Milei has a lot in common with his role models Trump and Bolsonaro. For example, when it comes to relaxing firearms permits. The three share a distaste for socialism and anything remotely similar to it. Although freedom is Milei’s motto, this is not the case when it comes to the free choice for abortion. Although this has been legalized in Argentina after a long struggle by the Argentine women’s movement, he wants to reverse the right to abortion.

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According to critics, Milei could even be more dangerous than Trump or Bolsonaro, because he would be more unstable and much more excessive. Gonzalez describes in the book El Loco, also the risks that exist if Milei were to come to power. There should be serious concerns about Milei’s mental state, according to Gonzalez.

Looking for political support

In December, Milei is officially appointed as president. The question is whether he can then realize his far-reaching plans. His party ‘La Libertad Avanza’ does not have a majority in parliament or the senate and he must therefore seek political support for his plans. It will therefore very much depend on whether he is willing to cooperate with other parties. And to what extent will the Argentinians accept it if he – inevitably – also becomes part of the establishment?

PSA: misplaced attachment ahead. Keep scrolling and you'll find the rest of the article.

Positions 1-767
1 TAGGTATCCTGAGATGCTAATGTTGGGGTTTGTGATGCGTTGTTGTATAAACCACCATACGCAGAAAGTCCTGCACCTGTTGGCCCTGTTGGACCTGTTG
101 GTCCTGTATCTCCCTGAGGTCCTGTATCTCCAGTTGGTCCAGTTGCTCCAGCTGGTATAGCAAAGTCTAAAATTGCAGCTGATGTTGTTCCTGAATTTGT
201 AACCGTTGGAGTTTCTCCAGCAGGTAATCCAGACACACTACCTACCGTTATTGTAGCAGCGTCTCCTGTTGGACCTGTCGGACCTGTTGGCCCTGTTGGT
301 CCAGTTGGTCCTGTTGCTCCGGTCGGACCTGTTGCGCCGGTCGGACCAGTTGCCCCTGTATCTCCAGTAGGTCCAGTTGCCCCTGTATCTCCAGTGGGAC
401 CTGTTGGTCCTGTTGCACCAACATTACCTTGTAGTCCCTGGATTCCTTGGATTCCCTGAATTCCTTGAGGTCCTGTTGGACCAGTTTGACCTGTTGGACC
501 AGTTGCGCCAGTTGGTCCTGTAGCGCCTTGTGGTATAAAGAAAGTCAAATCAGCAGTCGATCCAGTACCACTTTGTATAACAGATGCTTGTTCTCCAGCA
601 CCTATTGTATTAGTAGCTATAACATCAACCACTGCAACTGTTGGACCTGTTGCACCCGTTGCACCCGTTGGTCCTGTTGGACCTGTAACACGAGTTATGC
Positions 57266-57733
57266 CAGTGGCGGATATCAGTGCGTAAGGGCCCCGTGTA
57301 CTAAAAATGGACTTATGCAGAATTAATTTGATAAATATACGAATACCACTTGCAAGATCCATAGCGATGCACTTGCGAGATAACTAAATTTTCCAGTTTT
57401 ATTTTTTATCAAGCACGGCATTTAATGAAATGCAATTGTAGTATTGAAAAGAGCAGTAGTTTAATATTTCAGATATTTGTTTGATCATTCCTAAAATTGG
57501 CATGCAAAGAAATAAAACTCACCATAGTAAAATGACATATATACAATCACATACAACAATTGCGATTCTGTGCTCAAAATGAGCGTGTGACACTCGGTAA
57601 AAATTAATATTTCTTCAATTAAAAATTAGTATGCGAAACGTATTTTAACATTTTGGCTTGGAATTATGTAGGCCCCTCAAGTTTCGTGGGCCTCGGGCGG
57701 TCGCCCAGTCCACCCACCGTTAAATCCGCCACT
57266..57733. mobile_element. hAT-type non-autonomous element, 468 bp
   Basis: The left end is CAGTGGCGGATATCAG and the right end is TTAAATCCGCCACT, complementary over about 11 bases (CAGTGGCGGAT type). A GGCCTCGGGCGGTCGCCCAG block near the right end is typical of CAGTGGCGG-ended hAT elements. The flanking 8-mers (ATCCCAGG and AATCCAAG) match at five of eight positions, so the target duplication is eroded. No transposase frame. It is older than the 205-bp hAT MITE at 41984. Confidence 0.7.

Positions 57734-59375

After Milei was elected, the first international congratulations also came in. President Lula da Silva of neighboring Brazil congratulated him. Lula praised democracy and said she hoped for good cooperation. Milei, who is good friends with Lula’s archrival Bolsonaro and his sons, had previously said that he wants to cut all ties with Brazil as long as the country is led by Lula. Milei also wants to break the relationship with “communist China”, he has often said.

Now that Argentina will no longer belong to the bloc of left-wing countries in Latin America with an ultra-right president, the question arises what this could mean for cooperation between the countries. Analysts on the Brazilian channel Globo discussed this after the election results. Although long-term partnerships have already been signed, there are concerns about, for example, Mercosur or BRICS, which Argentina will most likely join.

Much will depend on whether Milei, now that he has become president of South America’s second largest economy, wants to engage in broad cooperation in the region, or whether, as he has promised, he wants to focus primarily on countries where like-minded people of his be the power.